The act of surrender of the German troops, signed in Genoa on April 25, 1945

The liberation of Genoa occurred following the insurrection which began on the night of April 23 and ended on the evening of April 26, 1945, with the arrival of the first contingents of Allied troops, who entered the city on the morning of April 27.
The only case in Europe, in Genoa, an entire German military contingent, under the command of General Gunther Meinhold, surrendered to the Resistance forces, without any allied war intervention.

General Meinhold had been reached at his headquarters in Savignone by Professor "Stefano" (Carmine Romanzi), who handed him two letters, one from Cardinal Boetto and the other containing the surrender proposal made by the National Liberation Committee (CLN) .
Having accepted the negotiation and delivered his gun to Professor "Stefano", the General was escorted to Genoa, to Villa Migone, where he met the representatives of the C.L.N. and at 7.30 pm on April 25, 1945 he signed the surrender.
The order to deliver their weapons given by the German general found opposition from the departments of the Kriegsmarine, commanded by naval Captain Max Berninghau. The consequent refusal to surrender to the partisans and the death sentence of Meinhold meant that the fighting continued until April 26 when, in the evening, the first advanced forces of the allied troops began to arrive, who entered the city on the morning of the 27th.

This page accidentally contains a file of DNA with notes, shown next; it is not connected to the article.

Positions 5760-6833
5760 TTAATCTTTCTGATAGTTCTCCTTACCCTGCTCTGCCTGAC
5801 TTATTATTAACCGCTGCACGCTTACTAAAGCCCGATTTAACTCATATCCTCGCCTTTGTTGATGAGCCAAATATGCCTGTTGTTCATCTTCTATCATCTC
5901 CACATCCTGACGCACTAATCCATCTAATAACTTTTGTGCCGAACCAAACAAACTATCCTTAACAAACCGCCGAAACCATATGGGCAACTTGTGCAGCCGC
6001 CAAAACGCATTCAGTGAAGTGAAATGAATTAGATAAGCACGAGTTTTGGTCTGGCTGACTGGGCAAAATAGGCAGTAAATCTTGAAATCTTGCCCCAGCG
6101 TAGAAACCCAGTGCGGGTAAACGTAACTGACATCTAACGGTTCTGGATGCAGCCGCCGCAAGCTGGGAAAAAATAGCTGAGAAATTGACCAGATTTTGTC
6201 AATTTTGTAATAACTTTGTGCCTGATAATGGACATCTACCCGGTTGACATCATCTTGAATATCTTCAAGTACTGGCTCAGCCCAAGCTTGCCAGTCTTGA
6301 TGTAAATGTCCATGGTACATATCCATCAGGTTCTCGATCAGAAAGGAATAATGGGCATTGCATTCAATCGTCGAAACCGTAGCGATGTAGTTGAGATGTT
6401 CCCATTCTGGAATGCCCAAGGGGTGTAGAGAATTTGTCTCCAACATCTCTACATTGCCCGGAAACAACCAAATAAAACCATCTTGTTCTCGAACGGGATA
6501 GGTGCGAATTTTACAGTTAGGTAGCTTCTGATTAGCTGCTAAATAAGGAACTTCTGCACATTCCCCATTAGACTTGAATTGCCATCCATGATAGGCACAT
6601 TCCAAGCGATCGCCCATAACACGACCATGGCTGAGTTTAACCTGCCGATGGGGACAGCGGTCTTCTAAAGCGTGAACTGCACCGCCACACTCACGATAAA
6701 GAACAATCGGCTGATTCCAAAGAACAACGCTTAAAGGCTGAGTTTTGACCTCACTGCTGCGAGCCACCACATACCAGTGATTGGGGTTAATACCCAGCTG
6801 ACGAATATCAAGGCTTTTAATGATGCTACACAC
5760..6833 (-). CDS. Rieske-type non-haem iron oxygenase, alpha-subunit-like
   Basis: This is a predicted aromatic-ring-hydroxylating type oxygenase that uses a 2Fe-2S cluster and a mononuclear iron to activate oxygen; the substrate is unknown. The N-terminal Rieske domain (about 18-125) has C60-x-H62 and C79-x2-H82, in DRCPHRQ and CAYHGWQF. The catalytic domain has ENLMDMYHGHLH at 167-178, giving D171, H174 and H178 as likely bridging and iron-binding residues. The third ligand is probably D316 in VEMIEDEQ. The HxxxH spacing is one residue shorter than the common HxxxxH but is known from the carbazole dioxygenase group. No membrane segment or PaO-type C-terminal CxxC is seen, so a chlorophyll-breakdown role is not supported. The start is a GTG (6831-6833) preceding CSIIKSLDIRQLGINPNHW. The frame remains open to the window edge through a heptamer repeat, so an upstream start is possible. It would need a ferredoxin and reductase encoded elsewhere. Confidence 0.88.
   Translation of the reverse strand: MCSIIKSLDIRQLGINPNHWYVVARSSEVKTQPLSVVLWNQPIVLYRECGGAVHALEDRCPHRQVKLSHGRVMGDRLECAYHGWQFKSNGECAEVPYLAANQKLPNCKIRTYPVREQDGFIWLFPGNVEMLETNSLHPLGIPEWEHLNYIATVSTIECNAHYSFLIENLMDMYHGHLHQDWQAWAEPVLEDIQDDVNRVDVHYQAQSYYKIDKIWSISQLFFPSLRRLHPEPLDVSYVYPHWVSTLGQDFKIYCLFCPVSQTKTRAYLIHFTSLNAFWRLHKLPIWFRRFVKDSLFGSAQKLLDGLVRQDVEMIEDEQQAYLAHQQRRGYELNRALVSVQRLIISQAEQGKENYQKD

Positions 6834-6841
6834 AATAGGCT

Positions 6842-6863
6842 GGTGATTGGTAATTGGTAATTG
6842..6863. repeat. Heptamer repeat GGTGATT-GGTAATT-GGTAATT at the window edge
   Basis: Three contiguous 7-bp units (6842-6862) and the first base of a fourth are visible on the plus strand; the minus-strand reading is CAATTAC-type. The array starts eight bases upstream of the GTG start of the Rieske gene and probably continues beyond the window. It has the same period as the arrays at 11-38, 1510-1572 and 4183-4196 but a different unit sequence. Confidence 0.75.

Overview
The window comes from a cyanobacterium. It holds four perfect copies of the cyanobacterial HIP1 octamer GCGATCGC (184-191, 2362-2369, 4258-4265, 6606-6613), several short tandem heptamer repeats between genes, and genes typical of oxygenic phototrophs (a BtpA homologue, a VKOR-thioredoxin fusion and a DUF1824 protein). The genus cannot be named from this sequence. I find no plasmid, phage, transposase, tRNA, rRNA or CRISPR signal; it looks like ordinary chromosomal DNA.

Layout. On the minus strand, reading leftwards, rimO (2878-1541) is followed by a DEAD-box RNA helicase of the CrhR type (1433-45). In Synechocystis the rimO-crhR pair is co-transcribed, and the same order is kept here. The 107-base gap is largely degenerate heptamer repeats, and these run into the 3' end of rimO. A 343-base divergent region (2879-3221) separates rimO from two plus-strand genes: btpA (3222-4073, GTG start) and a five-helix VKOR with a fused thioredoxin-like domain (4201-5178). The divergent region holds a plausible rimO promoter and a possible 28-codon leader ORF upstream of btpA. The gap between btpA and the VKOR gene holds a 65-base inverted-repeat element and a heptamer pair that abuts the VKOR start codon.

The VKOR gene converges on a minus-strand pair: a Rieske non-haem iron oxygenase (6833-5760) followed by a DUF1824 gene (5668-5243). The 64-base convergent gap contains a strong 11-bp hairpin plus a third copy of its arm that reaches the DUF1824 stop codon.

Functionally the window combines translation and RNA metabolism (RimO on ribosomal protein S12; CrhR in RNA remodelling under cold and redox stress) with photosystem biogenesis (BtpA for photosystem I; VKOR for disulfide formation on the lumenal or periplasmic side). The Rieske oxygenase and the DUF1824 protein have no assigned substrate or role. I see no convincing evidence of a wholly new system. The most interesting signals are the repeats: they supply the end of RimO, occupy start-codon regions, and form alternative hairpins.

On November 4, 1945, following the instructions of the, then, Mayor Vannuccio Faralli, the original copy of the surrender deed of the German troops shown here was transferred to the Museum of Risorgimento, so that it could be kept there.

On August 1, 1947, the city of Genoa was awarded the Gold Medal for Military Valour, with the following motivation:

Love of country, the pain of a people oppressed, proud spirit of rebellion, animated its people in the twenty months of hard struggle whose martyrs are a new shining gem to the auro serto of glory of the "Superb" maritime republic.
The 1963 fallen whose blood was not shed in vain, the 2250 deportees whose martyrdom still burns in the flesh of the survivors, constitute the banner that breathes over the tormented city and that inflamed the partisans of its massive Apennine and the impervious valleys, held by the VI Operations Zone, to continue in the epic deed until the day when its people played their role in the general insurrection.
Once the enemy’s arrogance was broken, the strong German garrison surrendered, saving port, factories and honour.
The courage, sacrifice and determination of her children gave back a bloodstained freedom to their bleeding mother and from her smoking ruins a new life arose, sanctified by the heroism and holocaust of her martyrs.

September 9, 1943 - April 1945